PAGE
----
- Code ASIA1025
- Unit Value 6 units
- Offered by School of Culture History and Language
- ANU College ANU College of Asia and the Pacific
- Course subject Asian Studies
- Areas of interest Non Language Asian Studies
- Academic career UGRD
- Dr Robert Cribb
- Mode of delivery In Person
First Semester 2015
See Future Offerings
Culture and Power in Asia is one of three introductory courses for the Bachelor of Asian Studies. It is also suitable for students from other programs who would like to learn the basics of understanding the societies in Australia's neighbourhood. The course deals with important things students should know as a basis for studying modern Asia -- the geopolitical environment, the way languages work, religion, history and social structure. The scope of the course is broad - we deal with China, India, Japan, Southeast Asia, Korea and Mongolia. Students successfully completing these courses will be well on the way to possessing what is sometimes called 'Asia literacy', a valuable attribute in any career in the 21st century. The courses will also develop students' research and essay-writing skills. These skills are fundamental to success in most university courses.
Upon successful completion, students will have the knowledge and skills to:On successful completion of this course, students will be able to:
Demonstrate a good grasp of the fundamental issues and themes shaping contemporary Asian societies; Demonstrate a good understanding of basic academic practice;
Approach sources critically;
Write persuasively but dispassionately;
Demonstrate awareness of the theoretical standpoints adopted by others;
Reflect critically on their own standpoints;
Demonstrate basic academic skills of research, reading, writing and presentation.
Indicative AssessmentTutorial participation 10%
Map test 5%
Diagnostic essay and citation test 15%
The ANU uses Turnitin to enhance student citation and referencing techniques, and to assess assignment submissions as a component of the University's approach to managing Academic Integrity. While the use of Turnitin is not mandatory, the ANU highly recommends Turnitin is used by both teaching staff and students. For additional information regarding Turnitin please visit the ANU Online website.
Two lectures and one tutorial per week
Brass, Scott's Zomia
Smethurst, Mountain geography
Tokata, Changes in the Asian monsoon
Shukla, Monsoon mysteries
Sloan, 'Sir Halford J. Mackinder'
Scott, The art of not being governed
Florian Coulmas, 'What writing is all about'
Lucy - Linguistic relativity
Salikoko S. Mufwene, 'Language Birth and Death' Annual Review of Anthropology, 33 (2004), pp. 201-222.
Reid, Southeast Asian names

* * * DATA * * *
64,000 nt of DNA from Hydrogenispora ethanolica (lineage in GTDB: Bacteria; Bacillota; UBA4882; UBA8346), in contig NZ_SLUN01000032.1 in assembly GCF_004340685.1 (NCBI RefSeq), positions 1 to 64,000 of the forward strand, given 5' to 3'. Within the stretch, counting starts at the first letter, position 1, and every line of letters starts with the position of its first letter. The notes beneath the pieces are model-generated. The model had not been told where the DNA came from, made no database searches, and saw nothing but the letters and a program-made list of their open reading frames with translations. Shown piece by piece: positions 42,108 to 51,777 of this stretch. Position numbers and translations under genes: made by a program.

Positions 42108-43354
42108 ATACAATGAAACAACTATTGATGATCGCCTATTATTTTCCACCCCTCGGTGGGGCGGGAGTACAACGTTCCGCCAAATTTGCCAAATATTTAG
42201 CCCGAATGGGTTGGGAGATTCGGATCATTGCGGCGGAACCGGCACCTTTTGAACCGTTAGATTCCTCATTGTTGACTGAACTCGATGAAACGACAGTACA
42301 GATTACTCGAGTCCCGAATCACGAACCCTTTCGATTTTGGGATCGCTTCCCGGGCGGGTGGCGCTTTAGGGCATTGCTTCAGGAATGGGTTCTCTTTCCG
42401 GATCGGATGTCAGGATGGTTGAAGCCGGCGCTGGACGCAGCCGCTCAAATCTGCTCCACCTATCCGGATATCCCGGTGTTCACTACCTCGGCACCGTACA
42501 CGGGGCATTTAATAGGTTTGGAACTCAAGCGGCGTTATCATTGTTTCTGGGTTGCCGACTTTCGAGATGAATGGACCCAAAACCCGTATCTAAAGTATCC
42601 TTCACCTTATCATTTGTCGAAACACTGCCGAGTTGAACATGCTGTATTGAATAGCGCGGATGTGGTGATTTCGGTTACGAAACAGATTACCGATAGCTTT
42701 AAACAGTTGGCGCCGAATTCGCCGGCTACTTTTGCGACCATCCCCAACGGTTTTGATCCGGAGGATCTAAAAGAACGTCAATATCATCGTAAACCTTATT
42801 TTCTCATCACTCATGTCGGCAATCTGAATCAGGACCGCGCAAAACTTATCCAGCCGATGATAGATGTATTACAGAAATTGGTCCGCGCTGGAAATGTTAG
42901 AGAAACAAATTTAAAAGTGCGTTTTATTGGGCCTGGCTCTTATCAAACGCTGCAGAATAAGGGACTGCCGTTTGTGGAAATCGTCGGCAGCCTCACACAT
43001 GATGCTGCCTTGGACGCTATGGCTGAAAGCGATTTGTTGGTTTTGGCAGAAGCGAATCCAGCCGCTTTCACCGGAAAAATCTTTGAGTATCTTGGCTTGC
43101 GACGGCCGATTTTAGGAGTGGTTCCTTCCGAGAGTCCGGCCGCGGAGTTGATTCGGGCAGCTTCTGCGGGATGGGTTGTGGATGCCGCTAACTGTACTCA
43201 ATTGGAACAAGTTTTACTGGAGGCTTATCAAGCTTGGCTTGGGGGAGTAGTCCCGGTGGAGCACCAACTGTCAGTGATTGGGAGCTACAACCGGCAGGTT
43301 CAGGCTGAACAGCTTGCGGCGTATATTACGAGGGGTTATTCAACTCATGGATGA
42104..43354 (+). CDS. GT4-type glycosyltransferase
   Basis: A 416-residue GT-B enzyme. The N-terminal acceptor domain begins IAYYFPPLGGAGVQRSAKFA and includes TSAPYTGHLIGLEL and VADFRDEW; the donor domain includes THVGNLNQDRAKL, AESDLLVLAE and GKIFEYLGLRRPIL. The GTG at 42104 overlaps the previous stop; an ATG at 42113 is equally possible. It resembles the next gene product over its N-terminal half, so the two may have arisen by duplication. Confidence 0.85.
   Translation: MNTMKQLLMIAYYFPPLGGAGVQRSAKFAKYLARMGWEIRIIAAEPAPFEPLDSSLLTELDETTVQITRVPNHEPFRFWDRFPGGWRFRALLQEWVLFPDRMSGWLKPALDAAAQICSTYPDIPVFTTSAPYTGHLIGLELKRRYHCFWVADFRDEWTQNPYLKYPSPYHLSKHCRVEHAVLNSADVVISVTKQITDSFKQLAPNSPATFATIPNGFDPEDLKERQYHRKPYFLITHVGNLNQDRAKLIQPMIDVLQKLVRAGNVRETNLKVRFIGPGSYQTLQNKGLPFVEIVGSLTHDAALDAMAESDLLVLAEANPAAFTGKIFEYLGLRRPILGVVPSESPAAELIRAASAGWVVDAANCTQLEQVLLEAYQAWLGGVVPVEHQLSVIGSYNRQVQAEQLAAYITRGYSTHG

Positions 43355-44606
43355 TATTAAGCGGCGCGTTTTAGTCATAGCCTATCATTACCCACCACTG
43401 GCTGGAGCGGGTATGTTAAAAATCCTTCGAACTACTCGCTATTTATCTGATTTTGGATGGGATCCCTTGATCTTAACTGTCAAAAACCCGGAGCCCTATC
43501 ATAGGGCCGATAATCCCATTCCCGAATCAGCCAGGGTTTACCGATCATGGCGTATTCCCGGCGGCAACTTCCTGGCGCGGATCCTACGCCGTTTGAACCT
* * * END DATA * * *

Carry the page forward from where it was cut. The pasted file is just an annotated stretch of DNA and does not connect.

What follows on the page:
Wilkinson, Chinese names
Fazlur Rachman - Islam and social justice
Houben - Southeast Asia and Islam
Moffett, Christianity in Mongol China
Gillman and Klimkeit, Christians in India
Chapman, Introduction of the Luminous Religion to China
Reid, Female roles in pre-colonial Southeast Asia
Kandiyoti, Bargaining with patriarchy
Pollock, Sanskrit cosmopolis
Chaudhuri - Nomads and nomadism
Borofsky, Cook, Lono, Obeyesekere, and Sahlins
Kato, Change and continuity in Minangkabau matriliny
Anderson, Imagined communities
McLaughlan, Silk ties
Evans, Sources of peasant consciousness
Tuition fees are for the academic year indicated at the top of the page.
If you are a domestic graduate coursework or international student you will be required to pay tuition fees. Tuition fees are indexed annually. Further information for domestic and international students about tuition and other fees can be found at Fees.
- Student Contribution Band:
- Unit value:
- 6 units
If you are an undergraduate student and have been offered a Commonwealth supported place, your fees are set by the Australian Government for each course. At ANU 1 EFTSL is 48 units (normally 8 x 6-unit courses). You can find your student contribution amount for each course at Fees. Where there is a unit range displayed for this course, not all unit options below may be available.
Offerings, Dates and Class Summary Links
ANU utilises MyTimetable to enable students to view the timetable for their enrolled courses, browse, then self-allocate to small teaching activities / tutorials so they can better plan their time. Find out more on the Timetable webpage.
Class summaries, if available, can be accessed by clicking on the View link for the relevant class number.
|Class number||Class start date||Last day to enrol||Census date||Class end date||Mode Of Delivery||Class Summary|
|1323||16 Feb 2015||06 Mar 2015||31 Mar 2015||29 May 2015||In Person||N/A|